Graph of this issue: pbs.twimg.com/media/DpPfBzeWsAYAwaJ.jpg
US Households have been holding a very high proportion of their wealth in equities — a level only once seen in 1968 and for several quarters in the late 1990s.
Such a high exposure has historically been associated with very disappointing subsequent 10-year total returns. Those of you who are traders shouldn’t be bothered by this, however, the more passive longer term buy-and-hold investor definitely should.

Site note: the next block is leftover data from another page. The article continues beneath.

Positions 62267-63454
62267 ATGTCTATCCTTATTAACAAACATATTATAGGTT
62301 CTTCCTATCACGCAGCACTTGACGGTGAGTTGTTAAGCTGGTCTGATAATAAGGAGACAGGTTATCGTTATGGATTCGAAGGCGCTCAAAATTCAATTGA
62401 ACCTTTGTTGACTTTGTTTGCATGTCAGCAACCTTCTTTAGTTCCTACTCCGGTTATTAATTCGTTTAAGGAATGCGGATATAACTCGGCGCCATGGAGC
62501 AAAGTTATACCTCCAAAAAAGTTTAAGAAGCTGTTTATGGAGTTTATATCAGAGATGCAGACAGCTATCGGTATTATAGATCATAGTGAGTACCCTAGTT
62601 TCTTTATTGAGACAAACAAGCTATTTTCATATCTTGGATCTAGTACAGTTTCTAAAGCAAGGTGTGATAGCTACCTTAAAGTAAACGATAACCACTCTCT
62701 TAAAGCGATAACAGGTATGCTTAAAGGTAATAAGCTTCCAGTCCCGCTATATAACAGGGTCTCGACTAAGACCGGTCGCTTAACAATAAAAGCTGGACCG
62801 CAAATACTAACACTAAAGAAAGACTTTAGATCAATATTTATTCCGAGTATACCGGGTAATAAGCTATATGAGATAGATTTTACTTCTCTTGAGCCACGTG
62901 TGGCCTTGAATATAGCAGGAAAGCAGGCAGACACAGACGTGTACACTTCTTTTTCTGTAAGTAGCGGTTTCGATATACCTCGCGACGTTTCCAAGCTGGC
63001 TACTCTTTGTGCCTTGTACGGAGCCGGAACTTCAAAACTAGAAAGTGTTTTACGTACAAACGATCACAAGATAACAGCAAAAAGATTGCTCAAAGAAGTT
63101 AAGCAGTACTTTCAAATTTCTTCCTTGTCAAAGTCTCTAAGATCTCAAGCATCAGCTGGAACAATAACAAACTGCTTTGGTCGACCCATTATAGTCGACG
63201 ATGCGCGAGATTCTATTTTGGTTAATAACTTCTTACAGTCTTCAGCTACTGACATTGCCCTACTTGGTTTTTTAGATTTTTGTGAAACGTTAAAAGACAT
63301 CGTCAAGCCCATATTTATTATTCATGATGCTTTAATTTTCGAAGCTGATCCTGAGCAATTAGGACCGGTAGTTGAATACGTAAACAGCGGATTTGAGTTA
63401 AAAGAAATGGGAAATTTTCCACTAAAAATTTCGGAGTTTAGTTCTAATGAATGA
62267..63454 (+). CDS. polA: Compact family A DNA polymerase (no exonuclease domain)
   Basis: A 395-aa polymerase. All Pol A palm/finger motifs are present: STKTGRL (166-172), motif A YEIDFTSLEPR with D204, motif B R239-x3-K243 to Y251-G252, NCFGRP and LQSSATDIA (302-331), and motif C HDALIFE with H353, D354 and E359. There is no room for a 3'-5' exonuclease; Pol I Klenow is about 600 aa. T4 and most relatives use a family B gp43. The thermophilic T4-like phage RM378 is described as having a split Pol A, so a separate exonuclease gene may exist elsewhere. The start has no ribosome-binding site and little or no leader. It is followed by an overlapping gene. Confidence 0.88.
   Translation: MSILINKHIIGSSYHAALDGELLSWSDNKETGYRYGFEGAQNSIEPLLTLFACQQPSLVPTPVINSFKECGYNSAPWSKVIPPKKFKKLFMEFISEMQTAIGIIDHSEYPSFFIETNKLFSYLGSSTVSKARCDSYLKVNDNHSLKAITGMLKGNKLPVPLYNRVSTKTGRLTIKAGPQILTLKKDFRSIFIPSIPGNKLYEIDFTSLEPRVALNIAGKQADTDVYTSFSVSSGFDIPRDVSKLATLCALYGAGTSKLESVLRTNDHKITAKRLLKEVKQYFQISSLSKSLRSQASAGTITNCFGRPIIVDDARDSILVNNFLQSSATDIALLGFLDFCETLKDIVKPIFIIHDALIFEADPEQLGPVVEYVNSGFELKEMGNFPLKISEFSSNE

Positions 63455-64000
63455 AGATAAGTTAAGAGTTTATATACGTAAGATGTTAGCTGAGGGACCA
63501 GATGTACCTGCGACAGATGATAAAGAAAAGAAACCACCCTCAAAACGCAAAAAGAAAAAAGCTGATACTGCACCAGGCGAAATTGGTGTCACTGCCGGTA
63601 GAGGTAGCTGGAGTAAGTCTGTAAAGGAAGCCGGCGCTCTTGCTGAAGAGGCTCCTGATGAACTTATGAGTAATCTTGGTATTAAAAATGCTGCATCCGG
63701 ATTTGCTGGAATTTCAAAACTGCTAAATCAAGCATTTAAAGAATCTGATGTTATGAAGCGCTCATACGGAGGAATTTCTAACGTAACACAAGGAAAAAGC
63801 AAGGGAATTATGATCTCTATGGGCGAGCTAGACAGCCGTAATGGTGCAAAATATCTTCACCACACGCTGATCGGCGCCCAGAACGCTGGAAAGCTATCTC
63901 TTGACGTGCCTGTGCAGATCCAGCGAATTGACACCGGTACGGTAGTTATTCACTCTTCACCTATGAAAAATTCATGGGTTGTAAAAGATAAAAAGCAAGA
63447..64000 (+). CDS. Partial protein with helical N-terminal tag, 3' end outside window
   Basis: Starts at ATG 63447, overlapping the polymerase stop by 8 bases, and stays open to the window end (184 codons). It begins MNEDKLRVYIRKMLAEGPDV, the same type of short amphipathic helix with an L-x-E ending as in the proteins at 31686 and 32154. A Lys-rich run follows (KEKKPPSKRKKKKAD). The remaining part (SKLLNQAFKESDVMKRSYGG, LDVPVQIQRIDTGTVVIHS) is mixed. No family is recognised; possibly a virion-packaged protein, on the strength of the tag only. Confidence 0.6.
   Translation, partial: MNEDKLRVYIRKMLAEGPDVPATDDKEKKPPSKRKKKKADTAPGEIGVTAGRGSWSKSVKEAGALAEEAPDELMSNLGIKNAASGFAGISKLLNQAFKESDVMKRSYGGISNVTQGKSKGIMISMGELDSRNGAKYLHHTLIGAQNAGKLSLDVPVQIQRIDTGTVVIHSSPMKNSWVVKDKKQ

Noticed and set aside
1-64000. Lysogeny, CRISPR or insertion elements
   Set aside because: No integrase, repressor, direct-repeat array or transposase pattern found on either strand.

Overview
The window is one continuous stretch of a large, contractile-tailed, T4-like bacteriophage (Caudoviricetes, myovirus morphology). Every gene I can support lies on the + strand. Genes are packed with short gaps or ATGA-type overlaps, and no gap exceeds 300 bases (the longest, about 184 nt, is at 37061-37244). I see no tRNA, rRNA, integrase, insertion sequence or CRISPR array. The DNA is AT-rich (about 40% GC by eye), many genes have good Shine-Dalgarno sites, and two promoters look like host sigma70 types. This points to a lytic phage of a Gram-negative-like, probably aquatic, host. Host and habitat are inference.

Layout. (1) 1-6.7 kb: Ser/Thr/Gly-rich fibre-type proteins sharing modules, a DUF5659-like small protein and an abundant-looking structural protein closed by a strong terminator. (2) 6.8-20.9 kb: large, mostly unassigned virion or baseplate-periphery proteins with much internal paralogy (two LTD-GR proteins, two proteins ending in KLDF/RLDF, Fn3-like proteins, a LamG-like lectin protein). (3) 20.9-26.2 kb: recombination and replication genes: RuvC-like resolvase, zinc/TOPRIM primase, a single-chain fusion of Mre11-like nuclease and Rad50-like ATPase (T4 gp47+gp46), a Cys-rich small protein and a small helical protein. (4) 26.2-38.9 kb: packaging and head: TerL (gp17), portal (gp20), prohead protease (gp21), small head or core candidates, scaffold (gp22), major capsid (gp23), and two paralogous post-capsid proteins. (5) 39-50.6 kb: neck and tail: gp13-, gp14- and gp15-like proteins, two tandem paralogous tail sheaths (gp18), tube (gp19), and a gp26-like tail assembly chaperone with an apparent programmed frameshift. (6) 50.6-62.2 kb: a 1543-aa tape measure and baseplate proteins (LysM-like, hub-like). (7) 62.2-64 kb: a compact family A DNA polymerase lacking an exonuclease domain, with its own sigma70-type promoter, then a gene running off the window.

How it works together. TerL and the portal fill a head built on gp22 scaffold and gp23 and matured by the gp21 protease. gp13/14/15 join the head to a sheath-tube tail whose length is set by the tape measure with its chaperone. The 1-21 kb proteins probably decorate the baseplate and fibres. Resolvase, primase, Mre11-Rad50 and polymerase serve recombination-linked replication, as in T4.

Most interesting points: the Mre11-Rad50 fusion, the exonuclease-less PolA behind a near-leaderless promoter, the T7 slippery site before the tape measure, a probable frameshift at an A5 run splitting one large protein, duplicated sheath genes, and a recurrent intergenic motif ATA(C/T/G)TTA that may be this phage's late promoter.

With a historical correlation of over 90% since 1951, the subsequent 10-year returns tend to match household equity exposure rather well. Firstly, it goes to show that March 2009 was a fantastic buying opportunity pricing future returns @ 17% per annum.
Secondly, buying US stocks during the EU debt crisis of 2011 could produce a 12% compound return for the next 10 years. However, looking at today’s household exposure, a buy-and-hold investor entering the market might be in for a major disappointment!
Is it simply human nature to sell during crashes (2008) even though it is not the best decision?
What do you think is a good long term percentage, for households, to hold stocks? 20% ?
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